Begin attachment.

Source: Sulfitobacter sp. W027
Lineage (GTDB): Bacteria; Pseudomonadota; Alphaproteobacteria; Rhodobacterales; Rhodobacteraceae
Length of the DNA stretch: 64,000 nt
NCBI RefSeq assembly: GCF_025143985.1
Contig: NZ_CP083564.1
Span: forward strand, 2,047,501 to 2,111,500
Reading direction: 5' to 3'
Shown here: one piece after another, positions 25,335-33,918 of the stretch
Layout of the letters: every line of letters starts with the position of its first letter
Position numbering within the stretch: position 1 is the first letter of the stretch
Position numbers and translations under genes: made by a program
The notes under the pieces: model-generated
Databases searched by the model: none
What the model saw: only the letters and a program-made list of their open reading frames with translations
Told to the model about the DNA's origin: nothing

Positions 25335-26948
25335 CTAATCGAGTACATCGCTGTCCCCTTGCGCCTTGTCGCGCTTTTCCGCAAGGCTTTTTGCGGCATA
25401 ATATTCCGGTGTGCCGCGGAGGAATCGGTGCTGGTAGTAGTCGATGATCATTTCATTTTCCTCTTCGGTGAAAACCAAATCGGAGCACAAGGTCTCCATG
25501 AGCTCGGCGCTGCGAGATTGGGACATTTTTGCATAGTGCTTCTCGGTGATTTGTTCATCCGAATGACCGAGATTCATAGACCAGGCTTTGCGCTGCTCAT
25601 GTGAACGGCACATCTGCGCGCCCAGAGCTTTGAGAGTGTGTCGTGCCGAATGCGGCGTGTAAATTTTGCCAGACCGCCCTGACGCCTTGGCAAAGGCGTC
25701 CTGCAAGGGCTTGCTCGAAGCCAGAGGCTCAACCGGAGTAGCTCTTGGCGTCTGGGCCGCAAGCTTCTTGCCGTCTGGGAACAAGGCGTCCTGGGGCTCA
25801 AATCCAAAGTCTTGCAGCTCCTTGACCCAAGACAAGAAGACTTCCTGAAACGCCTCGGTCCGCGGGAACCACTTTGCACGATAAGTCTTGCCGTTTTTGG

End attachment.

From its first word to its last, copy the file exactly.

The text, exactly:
Source: Sulfitobacter sp. W027
Lineage (GTDB): Bacteria; Pseudomonadota; Alphaproteobacteria; Rhodobacterales; Rhodobacteraceae
Length of the DNA stretch: 64,000 nt
NCBI RefSeq assembly: GCF_025143985.1
Contig: NZ_CP083564.1
Span: forward strand, 2,047,501 to 2,111,500
Reading direction: 5' to 3'
Shown here: one piece after another, positions 25,335-33,918 of the stretch
Layout of the letters: every line of letters starts with the position of its first letter
Position numbering within the stretch: position 1 is the first letter of the stretch
Position numbers and translations under genes: made by a program
The notes under the pieces: model-generated
Databases searched by the model: none
What the model saw: only the letters and a program-made list of their open reading frames with translations
Told to the model about the DNA's origin: nothing

Positions 25335-26948
25335 CTAATCGAGTACATCGCTGTCCCCTTGCGCCTTGTCGCGCTTTTCCGCAAGGCTTTTTGCGGCATA
25401 ATATTCCGGTGTGCCGCGGAGGAATCGGTGCTGGTAGTAGTCGATGATCATTTCATTTTCCTCTTCGGTGAAAACCAAATCGGAGCACAAGGTCTCCATG
25501 AGCTCGGCGCTGCGAGATTGGGACATTTTTGCATAGTGCTTCTCGGTGATTTGTTCATCCGAATGACCGAGATTCATAGACCAGGCTTTGCGCTGCTCAT
25601 GTGAACGGCACATCTGCGCGCCCAGAGCTTTGAGAGTGTGTCGTGCCGAATGCGGCGTGTAAATTTTGCCAGACCGCCCTGACGCCTTGGCAAAGGCGTC
25701 CTGCAAGGGCTTGCTCGAAGCCAGAGGCTCAACCGGAGTAGCTCTTGGCGTCTGGGCCGCAAGCTTCTTGCCGTCTGGGAACAAGGCGTCCTGGGGCTCA
25801 AATCCAAAGTCTTGCAGCTCCTTGACCCAAGACAAGAAGACTTCCTGAAACGCCTCGGTCCGCGGGAACCACTTTGCACGATAAGTCTTGCCGTTTTTGG